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Aaron Schachter: I'm Aaron Schachter and this is The World, a coproduction of the BBC World Service, PRI and WGBH Boston. State visits to the White House are grand affairs with red carpets rolled out to honor Washington's closest allies. And the allies usually relish the attention, so the news today that Brazil's President Dilma Rousseff postponed her state visit to the US next month has raised tensions on both sides of the equator. She's angry about revelations that the US National Security Agency is snooping on the emails and phone calls of Brazilians, including Rousseff herself. The snooping was revealed by documents leaked by former NSA contractor Edward Snowden. Carolina Rossini is at the Latin American Resource Center of the Open Technology Institute. She says Brazil's irritation with the US has been building for months.
Carolina Rossini: With the NSA scandals we discovered surveillance, both political and of Brazilian citizens without any protection, right? The US law is flexible enough that it doesn't give any protection to foreigners. And Dilma has been trying to negotiate with Obama how we can change that. And I think Obama has not been very open to any change and any of the requests that Dilma is doing and her ministers are doing. So I think while Obama doesn't open some direct negotiations in the sense, she will keep canceling her trips.
Schachter: Now, there are a lot of folks around the world, Europe and America who are upset about this, but don't governments assume and leaders of governments assume that they're all spying on each other somehow?
Rossini: That's what everybody expects for years, right? There is a joke that if you take a painting out of the UN, you're gonna have microphones from every country. But one thing is political surveillance, which is also not something that we like, but the problem is when it inflicts the life of private citizens that don't have any relation with the justifications concerning national security or terrorism, then I think the pictures changes.
Schachter: The ire that we're hearing from Brazil is rising above anger from just about anywhere else. Why is this happening? Why is President Dilma Rousseff so upset?
Rossini: I think after the street protests in Brazil, and what happened with the NSA issue and the Snowden revelations, Dilma finally engaged directly with this, and she had many meetings during Sundays and this just happened when it's an urgent matter, when it's a matter at the president level. So I think that she finally woke up for how important this is. And Brazil is in a moment now that we are actually providing internet for developing countries. We have sent international submarine backbones to Africa and part of the Caribbean, so we are pretty strong power on the infrastructure side. And Dilma, I think she wants to have some saying or more saying on how the internet works worldwide.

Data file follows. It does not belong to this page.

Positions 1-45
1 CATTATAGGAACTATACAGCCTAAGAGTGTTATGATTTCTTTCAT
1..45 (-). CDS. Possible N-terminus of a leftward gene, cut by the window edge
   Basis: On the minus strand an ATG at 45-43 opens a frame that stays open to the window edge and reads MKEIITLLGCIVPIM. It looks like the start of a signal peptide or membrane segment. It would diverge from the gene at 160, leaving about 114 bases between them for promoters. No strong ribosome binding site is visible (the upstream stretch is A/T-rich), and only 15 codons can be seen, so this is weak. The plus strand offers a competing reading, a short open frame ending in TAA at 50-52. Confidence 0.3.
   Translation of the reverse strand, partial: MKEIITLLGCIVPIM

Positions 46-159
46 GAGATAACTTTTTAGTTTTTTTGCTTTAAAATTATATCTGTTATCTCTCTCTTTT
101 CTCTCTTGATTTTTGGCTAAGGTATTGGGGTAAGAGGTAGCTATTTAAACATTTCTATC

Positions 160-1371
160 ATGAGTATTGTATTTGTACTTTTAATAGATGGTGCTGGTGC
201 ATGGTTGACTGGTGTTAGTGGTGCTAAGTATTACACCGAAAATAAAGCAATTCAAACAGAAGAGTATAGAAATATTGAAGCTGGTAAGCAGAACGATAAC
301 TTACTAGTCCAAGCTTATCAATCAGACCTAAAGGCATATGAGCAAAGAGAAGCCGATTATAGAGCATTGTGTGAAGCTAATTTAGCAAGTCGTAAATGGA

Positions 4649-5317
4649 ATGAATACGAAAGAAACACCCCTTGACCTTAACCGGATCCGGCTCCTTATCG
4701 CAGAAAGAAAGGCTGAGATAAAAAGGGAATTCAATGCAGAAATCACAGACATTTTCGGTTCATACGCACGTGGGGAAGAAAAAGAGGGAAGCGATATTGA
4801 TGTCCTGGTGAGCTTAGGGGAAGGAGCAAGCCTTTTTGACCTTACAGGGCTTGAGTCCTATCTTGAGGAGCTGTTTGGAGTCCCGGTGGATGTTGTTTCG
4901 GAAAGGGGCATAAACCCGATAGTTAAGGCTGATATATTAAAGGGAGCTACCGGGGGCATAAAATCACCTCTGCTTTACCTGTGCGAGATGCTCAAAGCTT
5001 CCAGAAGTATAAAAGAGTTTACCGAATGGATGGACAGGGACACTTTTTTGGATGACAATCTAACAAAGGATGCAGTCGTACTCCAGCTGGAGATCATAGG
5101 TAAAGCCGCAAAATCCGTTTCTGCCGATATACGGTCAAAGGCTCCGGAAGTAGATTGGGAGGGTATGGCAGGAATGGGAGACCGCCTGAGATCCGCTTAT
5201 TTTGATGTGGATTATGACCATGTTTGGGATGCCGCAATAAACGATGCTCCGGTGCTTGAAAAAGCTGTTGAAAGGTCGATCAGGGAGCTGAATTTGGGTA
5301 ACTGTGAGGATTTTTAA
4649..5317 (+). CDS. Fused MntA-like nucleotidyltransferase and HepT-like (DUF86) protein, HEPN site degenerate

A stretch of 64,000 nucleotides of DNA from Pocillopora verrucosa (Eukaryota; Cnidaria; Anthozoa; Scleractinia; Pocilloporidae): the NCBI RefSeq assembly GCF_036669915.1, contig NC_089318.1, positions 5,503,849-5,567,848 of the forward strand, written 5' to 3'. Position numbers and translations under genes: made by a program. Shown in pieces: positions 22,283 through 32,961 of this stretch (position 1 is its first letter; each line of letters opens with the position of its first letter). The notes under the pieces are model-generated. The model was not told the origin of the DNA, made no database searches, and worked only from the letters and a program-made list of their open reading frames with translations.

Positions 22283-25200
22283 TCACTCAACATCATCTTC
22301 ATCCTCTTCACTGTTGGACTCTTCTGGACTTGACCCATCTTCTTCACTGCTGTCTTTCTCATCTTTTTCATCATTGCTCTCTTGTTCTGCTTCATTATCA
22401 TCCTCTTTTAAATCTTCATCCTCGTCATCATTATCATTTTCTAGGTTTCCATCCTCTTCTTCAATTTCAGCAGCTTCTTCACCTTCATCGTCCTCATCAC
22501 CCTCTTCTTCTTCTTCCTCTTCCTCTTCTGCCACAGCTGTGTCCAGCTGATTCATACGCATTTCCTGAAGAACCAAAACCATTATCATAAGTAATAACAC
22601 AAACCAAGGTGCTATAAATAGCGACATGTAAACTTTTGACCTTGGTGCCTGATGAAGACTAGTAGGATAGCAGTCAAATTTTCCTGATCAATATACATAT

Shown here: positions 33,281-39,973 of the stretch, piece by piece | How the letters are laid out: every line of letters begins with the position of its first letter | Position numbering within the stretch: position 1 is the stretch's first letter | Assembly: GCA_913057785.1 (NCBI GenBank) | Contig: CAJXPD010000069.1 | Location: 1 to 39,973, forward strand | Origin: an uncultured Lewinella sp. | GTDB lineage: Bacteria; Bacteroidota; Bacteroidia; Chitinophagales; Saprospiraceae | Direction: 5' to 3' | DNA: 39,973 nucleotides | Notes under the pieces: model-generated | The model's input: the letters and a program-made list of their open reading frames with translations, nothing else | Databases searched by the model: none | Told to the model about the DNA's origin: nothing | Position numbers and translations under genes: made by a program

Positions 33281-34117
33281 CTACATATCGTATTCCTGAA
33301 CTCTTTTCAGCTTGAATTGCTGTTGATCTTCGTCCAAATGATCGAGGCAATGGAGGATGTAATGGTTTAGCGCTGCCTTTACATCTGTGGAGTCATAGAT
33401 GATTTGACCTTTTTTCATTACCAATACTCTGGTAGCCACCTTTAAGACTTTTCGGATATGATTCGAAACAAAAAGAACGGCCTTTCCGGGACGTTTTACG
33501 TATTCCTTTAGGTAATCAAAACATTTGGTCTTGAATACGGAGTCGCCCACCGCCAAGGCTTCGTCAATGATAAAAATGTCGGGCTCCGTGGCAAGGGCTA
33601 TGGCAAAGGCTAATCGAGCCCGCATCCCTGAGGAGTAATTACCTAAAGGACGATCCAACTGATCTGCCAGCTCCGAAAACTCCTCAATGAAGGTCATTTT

Schachter: Now, President Rousseff has talked about cutting off Brazil from the America internet in a variety of ways, like creating a state-run email service, perhaps laying an underwater cable directly to Europe so it bypasses the US. Is this really possible?
Rossini: Well, it is possible. I don't know if it's the best solution, right? We still have many countries depending on the ISPs and so on that come from the US and the big companies. And because of that, if you see the map of internet traffic, most of the communications still pass through the US. So I think it's understandable that our country wants to be less dependent because if we are less dependent, we're also gonna be probably more in control and less open for this type of surveillance, right?
Schachter: There are a lot of common interests that Brazil and the US have–oil exploration, biofuel technology. And Brazil is talking about purchasing fighter jets from Boeing. If things are this bad with Brazil, a country that's friendly to the US, that doesn't seem like it bodes well for the rest of the region.
Rossini: Other countries are waiting to see what Brazil can do. Dilma is coming to the US next week, specifically to New York, for the UN General Assembly meeting where she will talk about all these issues, including the need for respect for human rights and the internet, and how concerned she is with how broad the surveillance is. So I think then we're gonna see how other countries of the region will react.
Schachter: Okay, Carolina Rossini, project director for the Latin America Resource Center at the Open Technology Institute, thank you for joining us.
Rossini: Thank you very much.